Deirdre Cartwright’s personal season preview

Deirdre Cartwright offers a very personal preview of the new Blow the Fuse season Tomorrow the Moon III
which begins at The Vortex on Wednesday 11 February 2015.
What’s behind a gig?
In our third season of Tomorrow the Moon, we deliberately wanted to put on a greater age range. We were already giving a space to and introducing younger players to our audience, which is very exciting. This time we wanted to also promote older players as well. Looking at the first three gigs in the programme, with Hilary Cameron, Maggie Nichols and Carole Gasser, I realised that I had connections with these musicians that went back to when I first started playing electric guitar in the 1970s.
I met Hilary Cameron when we were both very young musicians in the mid 1970s. I was trying to find out more about jazz and saw that the Jazz Centre Society were putting on a Summer School in London. I didn’t have any money but somehow JCS allowed me to sit in on some of the classes – for free.
As I dragged my HiWatt stack up the stairs to join the guitar class led by Dave Cliff, I learnt something straight away. I needed a small combo!
Later that day I played in Dave Cliff’s performance group. We played Dolphin Dance and Maiden Voyage (pretty challenging). This is where I met Hilary who was the piano player. Years later, playing on a gig, I heard her play piano and sing and I was thrilled by her ability to play and scat sing along on solos. We also had a mutual admiration for Tania Maria.
Maggie Nichols. I remember seeing her name from the front page of Melody Maker in 1973 in a feature about the 50 piece jazz rock group Centipede. We actually met in 1977, I think, at the Womens Monthly Event in Covent Garden. Organised partly by the feminist group I played in at the time ‘Jam Today’, it was a wild, anarchic jam session. Frustrating and exciting, it lasted only a few months. Then Maggie joined a band I was playing in, in the late 1970’s. She asked me to play at an actual jazz gig with actual jazz musicians including pianist Pete Nu. This is when I discovered that a jazz blues could be ‘God Bless the Child’ not quite the same as a 12 bar blues in terms of improvising. As I struggled through the key changes, Maggie was in her element and could  totally be herself using the words of Billie Holiday.
Carole Gasser (nee McBean). In May 1976 I had to make a very difficult choice. Was I going to take my end of year Economics exam or play on a recording session in Manchester with the Ivy Benson Big Band? My first professional studio session. Both on the same day, what a clash!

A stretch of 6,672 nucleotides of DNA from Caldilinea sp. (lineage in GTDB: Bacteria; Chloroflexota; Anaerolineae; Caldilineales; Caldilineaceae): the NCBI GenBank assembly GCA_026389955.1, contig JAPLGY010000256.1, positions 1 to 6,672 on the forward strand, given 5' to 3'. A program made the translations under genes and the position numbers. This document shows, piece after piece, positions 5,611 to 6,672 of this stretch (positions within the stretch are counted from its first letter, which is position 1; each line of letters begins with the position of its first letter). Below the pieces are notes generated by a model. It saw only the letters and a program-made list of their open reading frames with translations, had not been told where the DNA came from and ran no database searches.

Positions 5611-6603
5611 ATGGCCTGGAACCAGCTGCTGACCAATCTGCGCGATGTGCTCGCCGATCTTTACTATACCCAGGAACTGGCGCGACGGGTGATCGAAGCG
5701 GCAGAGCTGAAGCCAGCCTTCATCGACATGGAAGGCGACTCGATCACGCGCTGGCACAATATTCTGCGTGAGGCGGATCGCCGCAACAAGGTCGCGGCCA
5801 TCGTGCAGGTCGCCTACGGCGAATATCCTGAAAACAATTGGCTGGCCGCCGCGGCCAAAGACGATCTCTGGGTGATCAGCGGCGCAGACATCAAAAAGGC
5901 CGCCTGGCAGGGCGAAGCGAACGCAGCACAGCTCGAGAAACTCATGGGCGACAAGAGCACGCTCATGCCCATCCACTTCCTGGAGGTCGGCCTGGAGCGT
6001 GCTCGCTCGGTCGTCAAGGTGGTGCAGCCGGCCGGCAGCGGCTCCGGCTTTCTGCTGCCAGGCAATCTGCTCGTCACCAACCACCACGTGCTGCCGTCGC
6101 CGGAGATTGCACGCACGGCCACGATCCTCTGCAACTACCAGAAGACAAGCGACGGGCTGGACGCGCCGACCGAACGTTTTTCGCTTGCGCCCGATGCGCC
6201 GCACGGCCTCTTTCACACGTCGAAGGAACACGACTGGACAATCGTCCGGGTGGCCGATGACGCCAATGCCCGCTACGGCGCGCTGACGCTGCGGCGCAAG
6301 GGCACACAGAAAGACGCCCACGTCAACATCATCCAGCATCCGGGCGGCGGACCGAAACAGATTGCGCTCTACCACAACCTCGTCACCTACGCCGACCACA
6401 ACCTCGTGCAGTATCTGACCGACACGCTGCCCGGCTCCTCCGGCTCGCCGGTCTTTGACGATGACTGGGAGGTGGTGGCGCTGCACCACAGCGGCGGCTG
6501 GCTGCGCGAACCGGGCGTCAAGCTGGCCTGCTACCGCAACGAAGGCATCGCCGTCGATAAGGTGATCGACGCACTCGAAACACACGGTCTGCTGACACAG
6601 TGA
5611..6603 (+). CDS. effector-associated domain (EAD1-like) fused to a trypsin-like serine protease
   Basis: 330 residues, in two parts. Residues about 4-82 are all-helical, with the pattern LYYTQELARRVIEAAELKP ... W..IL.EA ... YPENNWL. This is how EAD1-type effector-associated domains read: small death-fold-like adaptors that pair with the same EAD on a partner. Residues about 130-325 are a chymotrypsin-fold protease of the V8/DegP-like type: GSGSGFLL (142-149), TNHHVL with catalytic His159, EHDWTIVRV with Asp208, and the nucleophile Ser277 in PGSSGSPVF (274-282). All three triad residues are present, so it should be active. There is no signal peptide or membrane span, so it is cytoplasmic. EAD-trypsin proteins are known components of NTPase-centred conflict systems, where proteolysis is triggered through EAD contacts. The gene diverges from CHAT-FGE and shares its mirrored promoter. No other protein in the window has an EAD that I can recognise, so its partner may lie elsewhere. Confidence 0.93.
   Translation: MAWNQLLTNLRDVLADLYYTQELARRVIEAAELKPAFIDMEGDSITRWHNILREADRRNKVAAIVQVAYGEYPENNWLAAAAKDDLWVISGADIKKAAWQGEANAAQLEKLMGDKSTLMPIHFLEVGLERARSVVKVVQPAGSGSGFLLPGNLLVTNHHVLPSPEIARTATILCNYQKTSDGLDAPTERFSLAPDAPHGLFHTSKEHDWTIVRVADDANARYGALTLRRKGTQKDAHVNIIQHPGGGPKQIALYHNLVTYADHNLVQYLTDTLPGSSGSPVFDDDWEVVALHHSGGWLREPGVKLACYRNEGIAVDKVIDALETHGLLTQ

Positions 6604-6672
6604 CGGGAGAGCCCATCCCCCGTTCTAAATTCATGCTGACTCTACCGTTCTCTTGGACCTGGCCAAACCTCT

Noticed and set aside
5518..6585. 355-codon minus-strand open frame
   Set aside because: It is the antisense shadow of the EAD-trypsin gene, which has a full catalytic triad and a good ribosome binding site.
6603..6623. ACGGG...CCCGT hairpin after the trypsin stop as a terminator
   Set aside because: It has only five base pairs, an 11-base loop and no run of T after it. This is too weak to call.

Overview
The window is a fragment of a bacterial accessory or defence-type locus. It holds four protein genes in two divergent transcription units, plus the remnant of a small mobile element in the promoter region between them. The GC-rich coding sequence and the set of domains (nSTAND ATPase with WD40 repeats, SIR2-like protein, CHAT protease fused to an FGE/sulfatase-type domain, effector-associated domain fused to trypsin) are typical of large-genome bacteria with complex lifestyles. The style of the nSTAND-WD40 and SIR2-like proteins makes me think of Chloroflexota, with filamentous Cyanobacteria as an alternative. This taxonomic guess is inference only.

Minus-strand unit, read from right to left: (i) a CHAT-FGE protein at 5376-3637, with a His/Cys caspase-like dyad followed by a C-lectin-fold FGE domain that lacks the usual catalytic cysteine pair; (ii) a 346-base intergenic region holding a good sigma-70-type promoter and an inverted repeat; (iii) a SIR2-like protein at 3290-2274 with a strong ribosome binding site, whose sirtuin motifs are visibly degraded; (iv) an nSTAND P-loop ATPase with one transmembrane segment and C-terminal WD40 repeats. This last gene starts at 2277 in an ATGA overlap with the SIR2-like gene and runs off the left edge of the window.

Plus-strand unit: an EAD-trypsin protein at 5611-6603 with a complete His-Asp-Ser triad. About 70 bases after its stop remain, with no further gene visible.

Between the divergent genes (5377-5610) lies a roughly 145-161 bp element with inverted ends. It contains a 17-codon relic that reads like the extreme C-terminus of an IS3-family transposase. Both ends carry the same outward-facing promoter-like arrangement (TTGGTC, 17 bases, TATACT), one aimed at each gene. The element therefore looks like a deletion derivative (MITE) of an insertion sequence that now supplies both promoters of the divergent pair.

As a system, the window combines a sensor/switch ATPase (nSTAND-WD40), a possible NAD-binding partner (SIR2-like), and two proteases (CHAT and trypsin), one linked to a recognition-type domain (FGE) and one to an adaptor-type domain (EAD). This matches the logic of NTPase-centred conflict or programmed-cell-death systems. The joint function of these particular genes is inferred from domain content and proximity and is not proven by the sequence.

I remember closing the enormous Economics book and saying to my Mum I have to play on that session. End of my degree course at the Polytechnic of Central London after just one year.
At Strawberry Studios I met most of the band for the first time. I was nearly sick with fright.
Kathy Stobart was there on baritone, my sister Bernice was Ivy’s bass player. However, the person that created a buzz in the studio was Carol MacBean. No longer with the band, she had been Ivy’s tenor player for several years.
As some of the horn section steadily got through several carrier bags of beers, they warmed up and despite no prior rehearsal with this particular line up, there was some great playing. I can still recall what a great sound Carol had and she could really improvise. We needed one more number to complete the album at the end of a marathon day. Ivy called ‘The Pink Panther’. Carol, despite being a bit worse for wear by this point stood up and played the theme beautifully with a couple of great bluesy breaks.
Want to hear it?
Here it is from 1976. I had to record my own copy of the album in the living room, so a bit analogue!
I often wondered what happened to Carol McBean? Never heard of her again. Then last year there was a big Ivy Benson Band reunion in Bristol. One of the old band mentioned that Carol McBean had played in the Reunion Quartet set. Her married name is Carol Gasser and she still plays regularly in Cornwall. Not only that but gigs regularly with Claudia Colmer – this was Ivy’s legendary double bass player from the 1960s, who also lives in Cornwall.
I happened to be playing with ARQ in St Austell in November and managed to hook up with both of them. It was great meeting them and I managed to persuade them to come up to London, the first time in over 35 years for Claudia, to play at the Vortex as part of the Tomorrow the Moon season.
They will be joined in the Reunion Band by drummer Crissie Lee who supported The Beatles in their first national UK tour before joining the Ivy Benson band in the 1960s and pianist Max Turnbull – I don’t think he was in Ivy’s band but he’s a fine piano player!
Supports on these gigs from Yesa Sikya, a new band fronted by three young women and another young band from Bristol, Dakhla. This promises to be a great season.
2015 Tomorrow the Moon III season:
Wednesday 11th February  Hilary Cameron Quartet
Deirdre Cartwright guitar, Alison Rayner bass, Michele Drees drums 
plus Yesa Sikyi
Chelsea Carmichael tenor sax, Nubya Garcia tenor sax, Lily Carassik trumpet,
Greg Evain piano, Arthur O’Hara bass, Ed Harley drums.
Wednesday 11th March  Maggie Nicols
Deirdre Cartwright guitar, Alison Rayner bass, Asaf Sirkis drums
plus Dakhla
Charlotte Ostafew baritone saxophone, Sophie Stockham alto saxophone,
Pete Judge  trumpet, Liam Treasure trombone, Matt Brown drums.
Wednesday 8th April  Reunion Band Carol Gasser, Claudia Colmer, Max Turnbull and Crissy Lee
All gigs take place at

The Vortex Jazz Club 11 Gillett Street, London N16 8JH
Doors 8pm First set 8.45 pm £10 concessions available
Bookings: 020 7254 4097 Online:


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